BLOG - Really useful little video tip on threading your camera strap

I came across this in my Facebook feed a few days ago and thought I'd share it as it's so useful!  Only takes a minute, and fixes your camera to the strap much more securely than the normal way - in fact when I did my D810 earlier on I found that my straps were about 1cm from coming undone! 

Warrick from Fujifilm Australia shows you the very best way to fit a camera strap onto your camera. This way of attaching your camera strap ensures that no loose ends are left flapping around and the strap is as neat as possible.

BLOG POST - Richard Avedon video - Darkness and Light

Added a new video to my website page of documentaries about the world's best photographers.  Richard Avedon is always in any significant list of the top portrait photographers ever, and this film explores his life and work.  Click the image to go to the page at Houghton Photography.

Houghton Photography offers individual, small group and corporate training, and photography services.  We are based in Lucan, Dublin, and would welcome the chance to discuss any opportunities you might have that we might be able to assist you with.  Call Joe on 086 384 3670 or email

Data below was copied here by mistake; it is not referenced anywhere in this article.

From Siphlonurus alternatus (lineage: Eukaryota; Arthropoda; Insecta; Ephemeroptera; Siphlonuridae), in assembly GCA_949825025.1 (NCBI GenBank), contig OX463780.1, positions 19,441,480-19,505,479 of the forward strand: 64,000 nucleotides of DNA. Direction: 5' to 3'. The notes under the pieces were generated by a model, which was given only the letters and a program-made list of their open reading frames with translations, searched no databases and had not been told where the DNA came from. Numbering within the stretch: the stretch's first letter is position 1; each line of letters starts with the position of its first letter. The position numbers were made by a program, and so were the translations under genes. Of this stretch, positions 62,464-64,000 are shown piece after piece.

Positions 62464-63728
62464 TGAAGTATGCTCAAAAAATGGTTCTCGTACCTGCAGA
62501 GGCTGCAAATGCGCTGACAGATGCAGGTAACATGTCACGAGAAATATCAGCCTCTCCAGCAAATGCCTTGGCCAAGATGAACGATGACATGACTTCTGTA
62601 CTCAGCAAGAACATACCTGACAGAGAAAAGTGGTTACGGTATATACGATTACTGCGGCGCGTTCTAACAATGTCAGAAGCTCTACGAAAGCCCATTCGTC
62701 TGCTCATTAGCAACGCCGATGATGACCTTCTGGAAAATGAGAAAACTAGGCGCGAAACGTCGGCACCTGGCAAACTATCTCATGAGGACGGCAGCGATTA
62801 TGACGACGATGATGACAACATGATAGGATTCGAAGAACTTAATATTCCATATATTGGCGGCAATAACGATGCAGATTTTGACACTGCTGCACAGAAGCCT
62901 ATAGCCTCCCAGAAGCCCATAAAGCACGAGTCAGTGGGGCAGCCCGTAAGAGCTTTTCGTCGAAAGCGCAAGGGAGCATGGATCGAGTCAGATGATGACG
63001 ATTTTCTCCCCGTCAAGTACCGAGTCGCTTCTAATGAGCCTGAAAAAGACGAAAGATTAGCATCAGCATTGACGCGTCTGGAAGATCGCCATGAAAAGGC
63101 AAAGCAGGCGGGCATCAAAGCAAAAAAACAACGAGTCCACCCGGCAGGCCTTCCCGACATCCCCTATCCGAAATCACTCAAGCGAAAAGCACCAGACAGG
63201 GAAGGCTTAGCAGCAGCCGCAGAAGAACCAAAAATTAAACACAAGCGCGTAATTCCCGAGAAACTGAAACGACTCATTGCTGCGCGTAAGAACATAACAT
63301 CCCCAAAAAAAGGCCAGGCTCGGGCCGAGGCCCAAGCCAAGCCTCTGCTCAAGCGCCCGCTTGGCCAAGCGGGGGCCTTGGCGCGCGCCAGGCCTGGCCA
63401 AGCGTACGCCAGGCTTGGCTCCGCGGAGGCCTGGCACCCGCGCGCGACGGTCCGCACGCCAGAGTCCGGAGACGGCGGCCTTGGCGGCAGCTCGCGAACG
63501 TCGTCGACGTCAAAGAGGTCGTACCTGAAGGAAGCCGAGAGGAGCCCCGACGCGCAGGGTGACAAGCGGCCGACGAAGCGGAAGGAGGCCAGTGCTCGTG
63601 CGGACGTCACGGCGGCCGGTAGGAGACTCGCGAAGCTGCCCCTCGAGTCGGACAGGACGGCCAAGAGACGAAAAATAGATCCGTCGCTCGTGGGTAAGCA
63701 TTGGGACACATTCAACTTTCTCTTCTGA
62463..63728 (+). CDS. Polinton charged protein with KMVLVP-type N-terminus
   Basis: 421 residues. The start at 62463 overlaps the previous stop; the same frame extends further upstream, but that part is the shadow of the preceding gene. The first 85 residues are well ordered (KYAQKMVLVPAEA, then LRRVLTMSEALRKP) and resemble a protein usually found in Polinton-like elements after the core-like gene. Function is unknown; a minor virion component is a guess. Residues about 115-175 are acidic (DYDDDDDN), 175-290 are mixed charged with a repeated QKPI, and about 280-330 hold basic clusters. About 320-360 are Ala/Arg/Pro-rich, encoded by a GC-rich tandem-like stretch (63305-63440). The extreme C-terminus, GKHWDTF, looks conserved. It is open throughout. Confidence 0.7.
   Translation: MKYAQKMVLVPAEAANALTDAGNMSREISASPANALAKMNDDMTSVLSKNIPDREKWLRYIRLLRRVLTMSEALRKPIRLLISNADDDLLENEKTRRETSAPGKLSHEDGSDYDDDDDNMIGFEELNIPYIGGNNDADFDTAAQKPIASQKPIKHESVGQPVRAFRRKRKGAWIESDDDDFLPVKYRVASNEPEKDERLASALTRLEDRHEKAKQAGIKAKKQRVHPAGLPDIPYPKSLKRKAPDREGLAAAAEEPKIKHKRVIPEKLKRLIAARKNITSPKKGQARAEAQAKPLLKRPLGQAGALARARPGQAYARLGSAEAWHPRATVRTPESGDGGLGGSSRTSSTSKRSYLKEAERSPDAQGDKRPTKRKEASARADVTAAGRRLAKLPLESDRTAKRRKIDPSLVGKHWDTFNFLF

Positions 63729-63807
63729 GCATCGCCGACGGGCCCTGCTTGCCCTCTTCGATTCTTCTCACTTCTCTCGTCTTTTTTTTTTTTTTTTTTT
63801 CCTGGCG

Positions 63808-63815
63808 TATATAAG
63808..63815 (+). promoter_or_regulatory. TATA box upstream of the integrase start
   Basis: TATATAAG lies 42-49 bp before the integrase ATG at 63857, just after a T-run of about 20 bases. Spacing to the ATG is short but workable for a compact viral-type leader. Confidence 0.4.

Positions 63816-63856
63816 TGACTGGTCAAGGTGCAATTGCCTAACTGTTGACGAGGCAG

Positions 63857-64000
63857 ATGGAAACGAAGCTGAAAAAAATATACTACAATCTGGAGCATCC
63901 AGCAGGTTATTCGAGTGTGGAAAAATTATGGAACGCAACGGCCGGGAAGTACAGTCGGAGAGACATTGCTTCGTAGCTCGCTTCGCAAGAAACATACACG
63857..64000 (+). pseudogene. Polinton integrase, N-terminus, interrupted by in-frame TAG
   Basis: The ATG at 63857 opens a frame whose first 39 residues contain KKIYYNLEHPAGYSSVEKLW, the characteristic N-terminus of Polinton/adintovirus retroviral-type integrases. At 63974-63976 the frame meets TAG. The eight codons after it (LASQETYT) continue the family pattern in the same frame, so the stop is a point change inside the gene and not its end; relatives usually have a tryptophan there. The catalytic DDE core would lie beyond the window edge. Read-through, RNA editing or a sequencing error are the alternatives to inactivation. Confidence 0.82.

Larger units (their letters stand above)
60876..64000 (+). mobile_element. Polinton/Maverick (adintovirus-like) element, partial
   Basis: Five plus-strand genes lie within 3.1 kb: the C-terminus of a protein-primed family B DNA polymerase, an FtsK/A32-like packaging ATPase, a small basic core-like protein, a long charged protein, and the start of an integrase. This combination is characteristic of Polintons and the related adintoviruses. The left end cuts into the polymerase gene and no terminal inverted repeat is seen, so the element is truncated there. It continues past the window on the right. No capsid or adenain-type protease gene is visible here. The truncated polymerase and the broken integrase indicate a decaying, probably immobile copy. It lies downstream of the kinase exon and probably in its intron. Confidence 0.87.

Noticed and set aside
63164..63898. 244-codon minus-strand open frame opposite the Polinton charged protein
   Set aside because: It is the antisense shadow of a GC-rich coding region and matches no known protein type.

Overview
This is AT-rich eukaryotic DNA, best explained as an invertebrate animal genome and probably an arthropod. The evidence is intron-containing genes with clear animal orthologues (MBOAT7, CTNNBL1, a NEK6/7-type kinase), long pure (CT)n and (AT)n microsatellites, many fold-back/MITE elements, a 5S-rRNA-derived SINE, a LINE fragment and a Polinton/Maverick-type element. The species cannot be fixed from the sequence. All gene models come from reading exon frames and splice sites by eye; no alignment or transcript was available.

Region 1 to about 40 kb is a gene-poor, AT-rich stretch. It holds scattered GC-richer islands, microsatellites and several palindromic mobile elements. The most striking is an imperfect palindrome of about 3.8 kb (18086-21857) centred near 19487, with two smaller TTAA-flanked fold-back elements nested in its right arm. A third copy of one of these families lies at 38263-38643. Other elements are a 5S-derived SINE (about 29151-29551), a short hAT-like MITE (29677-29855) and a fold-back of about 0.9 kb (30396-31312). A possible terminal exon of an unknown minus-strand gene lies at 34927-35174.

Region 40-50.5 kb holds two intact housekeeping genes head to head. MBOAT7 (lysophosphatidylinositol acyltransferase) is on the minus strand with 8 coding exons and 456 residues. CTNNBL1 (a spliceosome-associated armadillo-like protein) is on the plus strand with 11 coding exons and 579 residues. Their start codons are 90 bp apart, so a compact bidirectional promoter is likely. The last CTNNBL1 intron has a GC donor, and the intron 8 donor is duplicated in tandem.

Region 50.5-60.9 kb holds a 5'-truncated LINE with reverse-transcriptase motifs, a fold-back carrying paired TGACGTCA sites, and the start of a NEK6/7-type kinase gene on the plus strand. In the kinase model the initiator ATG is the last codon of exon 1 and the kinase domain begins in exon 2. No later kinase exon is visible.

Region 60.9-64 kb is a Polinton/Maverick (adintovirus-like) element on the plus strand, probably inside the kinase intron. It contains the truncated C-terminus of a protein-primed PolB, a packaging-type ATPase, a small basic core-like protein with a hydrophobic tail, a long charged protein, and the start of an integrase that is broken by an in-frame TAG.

BLOG POST - Richard Avedon video - Darkness and Light

Added a new video to my website page of documentaries about the world's best photographers.  Richard Avedon is always in any significant list of the top portrait photographers ever, and this film explores his life and work.  Click the image to go to the page at Houghton Photography.

Houghton Photography offers individual, small group and corporate training, and photography services.  We are based in Lucan, Dublin, and would welcome the chance to discuss any opportunities you might have that we might be able to assist you with.  Call Joe on 086 384 3670 or email

St Patrick's Day Parade 2016

Local events are always great opportunities to get out and shoot, so this year we headed into the village of Lucan here in County Dublin, Ireland, to see what was going on. The St Patrick's Day parade is an annual event where pretty much the whole village turns out to celebrate being Irish, and this year being the 100th anniversary of the founding of the Irish State, everyone was out in force!

Lens choice is always tough for a family trip - the littles need attention, so it's not going to be a dedicated photo session, more like grab the odd shot where you can whilst being pulled and pushed.  I wanted to concentrate on people and faces in the crowds for this shoot, so I selected my Nikon f2.8 70-200 as a lens which would give me a good range of zoom lengths given that we would plan to be on the roadside so not too far away from subjects.  Most of these shots are taken one handed - my hand was pretty tired after an hour of that with the D810 and heavy 70-200 pulling it down, but it was great practice.